2. I have worked for corporate medical America and it was a very disillusioning experience. Insurance companies are only concerned with the bottom line and not with the patient. I did post-acute authorizations and pre-authorizations for a very large company. Though there was never a word said about denial rates, there was always subtle pressure to “meet the metrics” – which is only done by denying more cases. A Medical Director’s success in such a job is measured largely by these metrics, and they are tied to bonuses at most levels of the company (even nurses are subject to the same pressures). As a 30-year veteran of solo general surgery, as one who disdained hospitalists and “uber-consulting” and as a guy who took doing the right thing for every patient with the utmost reverence, these practices were insulting. I felt like a traitor and a true member of “the dark side”. I have encountered some small companies who actually seem concerned about their members but I will never again work for one of the “big boys”. Trouble is, I am afraid that little if anything can be done about them. They have so much power and so much money, and the little guys (ie, the patients) have absolutely no idea what is being perpetrated upon them. What a sad state of affairs…………….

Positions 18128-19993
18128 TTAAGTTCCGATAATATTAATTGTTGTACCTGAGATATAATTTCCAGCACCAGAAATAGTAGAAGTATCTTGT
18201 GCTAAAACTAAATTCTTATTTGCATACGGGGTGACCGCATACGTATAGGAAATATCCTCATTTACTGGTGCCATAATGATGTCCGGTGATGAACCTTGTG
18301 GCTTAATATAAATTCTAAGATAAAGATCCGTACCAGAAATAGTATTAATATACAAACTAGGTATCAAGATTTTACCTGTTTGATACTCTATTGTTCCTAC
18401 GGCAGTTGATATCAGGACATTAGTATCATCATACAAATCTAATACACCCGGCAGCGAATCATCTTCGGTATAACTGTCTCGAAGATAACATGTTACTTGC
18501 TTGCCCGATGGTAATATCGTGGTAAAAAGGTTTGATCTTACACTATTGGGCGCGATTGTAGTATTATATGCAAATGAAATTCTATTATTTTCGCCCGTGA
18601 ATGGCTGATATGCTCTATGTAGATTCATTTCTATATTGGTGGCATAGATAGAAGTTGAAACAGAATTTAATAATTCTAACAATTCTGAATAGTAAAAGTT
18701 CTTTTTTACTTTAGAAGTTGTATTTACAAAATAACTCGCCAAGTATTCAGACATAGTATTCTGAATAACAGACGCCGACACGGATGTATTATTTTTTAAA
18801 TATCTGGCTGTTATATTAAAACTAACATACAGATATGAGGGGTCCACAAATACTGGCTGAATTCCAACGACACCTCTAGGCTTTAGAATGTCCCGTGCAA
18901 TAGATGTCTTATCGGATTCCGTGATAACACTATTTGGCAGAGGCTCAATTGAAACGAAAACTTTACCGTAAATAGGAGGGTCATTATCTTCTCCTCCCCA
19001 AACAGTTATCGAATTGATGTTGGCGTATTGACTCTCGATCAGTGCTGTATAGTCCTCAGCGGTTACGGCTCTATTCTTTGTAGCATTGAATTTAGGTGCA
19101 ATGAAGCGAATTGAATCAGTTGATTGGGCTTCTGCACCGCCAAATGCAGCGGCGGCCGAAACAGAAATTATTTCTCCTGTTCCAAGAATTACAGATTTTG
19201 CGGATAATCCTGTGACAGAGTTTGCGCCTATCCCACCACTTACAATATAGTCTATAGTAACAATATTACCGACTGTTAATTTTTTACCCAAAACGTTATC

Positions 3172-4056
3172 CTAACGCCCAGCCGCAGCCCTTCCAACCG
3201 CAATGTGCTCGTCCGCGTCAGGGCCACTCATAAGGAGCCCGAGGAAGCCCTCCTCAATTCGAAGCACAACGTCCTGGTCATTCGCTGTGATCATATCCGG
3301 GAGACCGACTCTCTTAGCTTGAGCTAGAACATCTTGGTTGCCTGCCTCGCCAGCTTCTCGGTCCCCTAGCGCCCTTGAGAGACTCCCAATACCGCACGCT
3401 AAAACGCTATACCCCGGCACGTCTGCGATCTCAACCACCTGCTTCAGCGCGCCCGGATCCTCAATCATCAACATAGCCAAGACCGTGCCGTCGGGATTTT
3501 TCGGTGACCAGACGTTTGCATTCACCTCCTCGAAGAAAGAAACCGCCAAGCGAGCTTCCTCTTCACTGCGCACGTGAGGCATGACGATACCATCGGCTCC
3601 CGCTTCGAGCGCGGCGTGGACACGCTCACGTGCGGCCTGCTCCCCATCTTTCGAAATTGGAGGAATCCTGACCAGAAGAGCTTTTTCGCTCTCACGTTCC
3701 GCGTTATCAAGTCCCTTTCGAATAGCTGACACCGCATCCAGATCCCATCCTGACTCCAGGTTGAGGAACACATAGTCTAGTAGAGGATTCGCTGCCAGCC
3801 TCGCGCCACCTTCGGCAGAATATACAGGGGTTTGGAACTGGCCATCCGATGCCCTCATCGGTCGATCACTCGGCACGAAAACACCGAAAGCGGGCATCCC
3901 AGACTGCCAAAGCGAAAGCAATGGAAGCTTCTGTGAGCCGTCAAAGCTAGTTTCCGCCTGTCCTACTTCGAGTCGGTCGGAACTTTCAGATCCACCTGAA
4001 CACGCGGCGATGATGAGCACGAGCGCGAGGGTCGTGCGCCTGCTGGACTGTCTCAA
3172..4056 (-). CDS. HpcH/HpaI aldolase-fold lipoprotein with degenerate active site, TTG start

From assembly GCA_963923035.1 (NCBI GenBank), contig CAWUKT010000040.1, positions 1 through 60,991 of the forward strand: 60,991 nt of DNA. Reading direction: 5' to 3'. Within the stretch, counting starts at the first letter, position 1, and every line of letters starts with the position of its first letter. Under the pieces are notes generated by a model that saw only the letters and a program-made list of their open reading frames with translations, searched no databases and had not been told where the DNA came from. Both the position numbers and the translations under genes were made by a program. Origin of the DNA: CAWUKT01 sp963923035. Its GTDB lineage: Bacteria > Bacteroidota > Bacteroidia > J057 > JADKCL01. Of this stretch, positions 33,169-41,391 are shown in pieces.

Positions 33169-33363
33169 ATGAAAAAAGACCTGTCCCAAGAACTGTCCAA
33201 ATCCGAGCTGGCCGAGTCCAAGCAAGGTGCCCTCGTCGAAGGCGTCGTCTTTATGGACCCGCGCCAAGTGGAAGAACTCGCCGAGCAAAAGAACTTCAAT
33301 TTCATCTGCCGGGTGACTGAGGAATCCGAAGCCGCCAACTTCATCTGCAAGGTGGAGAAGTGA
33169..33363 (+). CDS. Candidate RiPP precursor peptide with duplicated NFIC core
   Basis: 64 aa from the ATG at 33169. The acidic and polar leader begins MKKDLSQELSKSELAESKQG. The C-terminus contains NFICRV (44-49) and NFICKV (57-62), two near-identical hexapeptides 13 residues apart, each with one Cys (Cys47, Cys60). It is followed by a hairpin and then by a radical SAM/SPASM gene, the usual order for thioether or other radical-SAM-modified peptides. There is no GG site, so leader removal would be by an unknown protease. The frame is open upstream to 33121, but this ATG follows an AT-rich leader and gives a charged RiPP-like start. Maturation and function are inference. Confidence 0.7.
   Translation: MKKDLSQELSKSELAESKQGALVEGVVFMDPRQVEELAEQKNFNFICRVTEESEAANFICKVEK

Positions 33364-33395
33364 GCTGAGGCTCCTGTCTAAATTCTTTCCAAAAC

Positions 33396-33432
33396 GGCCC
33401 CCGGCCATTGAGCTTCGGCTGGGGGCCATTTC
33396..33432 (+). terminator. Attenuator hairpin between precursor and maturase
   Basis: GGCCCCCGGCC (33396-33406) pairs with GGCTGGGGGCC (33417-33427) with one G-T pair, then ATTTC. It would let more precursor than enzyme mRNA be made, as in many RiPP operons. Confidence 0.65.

3. I appreciate your viewpoint as well as the commentors. Unfortunately, the problem you described won’t be fixed in a day. But it is fixable starting today.
    I created a full healthcare reform plan that (as it’s implemented in phases over years) will address major health events BEFORE they become major health events. And it also places impetus of healthcare back on the patient while providing opportunities for quality care before patients are in a crisis.
    The PDF of the plan is on my website: Rallying around a central idea, especially in this election year, we might have a chance at resoundly defeating government and 3rd party intervention in healthcare. I welcome your thoughts and comments.

    Brian J. Dixon, M.D.